I’ve thought about it. Usually, I think that I want to have two kids. My sister and I had a great time growing up, and I think it would be great to have two. Still pricey, but manageable. Then sometimes, I think of my mom who grew up in a house of 5 and my dad who grew up in a house of 6. I sometimes want more, like 4. Family picnics, get togethers, camping trips would all be so lively. I want to raise children and show them this beautiful world that God created for us. I want to be a mother and watch Matt as he is a father.
But the thought of having children and then not having the financial means to support them scares both Matt and I. Not being able to have a decent house, to take a vacation a year, to be able to let them participate in sports like we did growing up… those thoughts intimidate us. They are real fears.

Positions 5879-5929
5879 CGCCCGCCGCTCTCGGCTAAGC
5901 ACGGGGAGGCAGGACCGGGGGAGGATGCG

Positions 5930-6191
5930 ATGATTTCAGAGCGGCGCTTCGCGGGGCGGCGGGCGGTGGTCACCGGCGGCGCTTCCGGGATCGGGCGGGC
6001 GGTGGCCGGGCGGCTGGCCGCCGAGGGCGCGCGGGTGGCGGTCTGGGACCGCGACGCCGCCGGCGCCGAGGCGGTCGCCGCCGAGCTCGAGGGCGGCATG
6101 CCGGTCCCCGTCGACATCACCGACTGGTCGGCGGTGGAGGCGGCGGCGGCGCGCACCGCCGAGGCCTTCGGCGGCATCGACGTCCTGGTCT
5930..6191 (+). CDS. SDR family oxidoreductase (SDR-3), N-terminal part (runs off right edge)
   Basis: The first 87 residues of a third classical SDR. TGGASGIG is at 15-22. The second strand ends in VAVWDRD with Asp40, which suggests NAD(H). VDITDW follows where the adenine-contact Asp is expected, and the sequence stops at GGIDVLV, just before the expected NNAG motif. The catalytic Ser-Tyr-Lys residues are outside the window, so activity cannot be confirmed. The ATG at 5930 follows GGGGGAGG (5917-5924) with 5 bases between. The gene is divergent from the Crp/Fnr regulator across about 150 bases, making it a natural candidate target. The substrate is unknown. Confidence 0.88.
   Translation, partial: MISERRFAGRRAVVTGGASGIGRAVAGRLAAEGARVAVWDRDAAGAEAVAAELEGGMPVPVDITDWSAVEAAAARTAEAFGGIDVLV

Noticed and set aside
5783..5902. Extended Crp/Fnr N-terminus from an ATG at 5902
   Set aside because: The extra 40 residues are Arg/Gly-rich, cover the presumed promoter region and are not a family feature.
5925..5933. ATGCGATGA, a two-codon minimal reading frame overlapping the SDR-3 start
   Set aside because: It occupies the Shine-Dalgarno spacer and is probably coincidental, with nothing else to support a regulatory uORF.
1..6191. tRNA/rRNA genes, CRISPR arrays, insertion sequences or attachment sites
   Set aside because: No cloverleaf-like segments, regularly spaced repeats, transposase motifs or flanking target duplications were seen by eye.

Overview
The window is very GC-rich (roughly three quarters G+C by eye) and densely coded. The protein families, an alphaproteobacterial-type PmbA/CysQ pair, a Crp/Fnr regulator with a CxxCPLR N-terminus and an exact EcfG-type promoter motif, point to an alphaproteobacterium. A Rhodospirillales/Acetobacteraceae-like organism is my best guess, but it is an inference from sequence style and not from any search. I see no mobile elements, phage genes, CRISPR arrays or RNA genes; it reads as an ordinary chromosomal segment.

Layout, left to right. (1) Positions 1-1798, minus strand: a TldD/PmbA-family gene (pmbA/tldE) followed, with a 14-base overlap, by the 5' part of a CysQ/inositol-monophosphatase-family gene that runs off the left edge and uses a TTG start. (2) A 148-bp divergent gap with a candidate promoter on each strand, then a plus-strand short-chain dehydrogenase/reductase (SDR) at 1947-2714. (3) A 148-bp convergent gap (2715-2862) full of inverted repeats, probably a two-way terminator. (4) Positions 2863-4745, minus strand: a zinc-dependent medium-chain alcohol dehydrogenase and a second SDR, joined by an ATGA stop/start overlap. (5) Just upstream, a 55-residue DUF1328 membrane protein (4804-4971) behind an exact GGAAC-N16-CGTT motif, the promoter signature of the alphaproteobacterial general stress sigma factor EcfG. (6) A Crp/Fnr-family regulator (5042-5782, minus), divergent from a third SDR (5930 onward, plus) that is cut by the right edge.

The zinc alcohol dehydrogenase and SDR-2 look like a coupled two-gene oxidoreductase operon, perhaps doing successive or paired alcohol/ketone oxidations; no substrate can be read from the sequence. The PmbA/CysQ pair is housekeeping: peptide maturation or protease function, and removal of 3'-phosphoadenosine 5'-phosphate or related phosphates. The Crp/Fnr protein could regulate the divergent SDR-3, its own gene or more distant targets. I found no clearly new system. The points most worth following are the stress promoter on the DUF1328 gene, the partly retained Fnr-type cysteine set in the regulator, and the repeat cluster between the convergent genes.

I think that my new mindset though, is realizing that money is not what it’s all about. If you have a lot of kids, you will make it work. Obviously you can’t have 8 on a McDonald’s salary without running into trouble. But you don’t have to have a brand new car every two years. You don’t have to have designer clothes. You don’t have to have Rolex watches, or the nicest things. You just have to have enough to meet the necessities of life [and a lot of our ‘needs’ in life are just really ‘wants’ that we have grown to think we need.] and some extra to have fun with. I think that when it comes down to it, I would rather have to be thrifty and crafty with my house decorating, and my birthday/holiday shopping, and my cooking, and have more liveliness around my house than to be able to give my children the newest Ipod or the coolest new camera that comes out.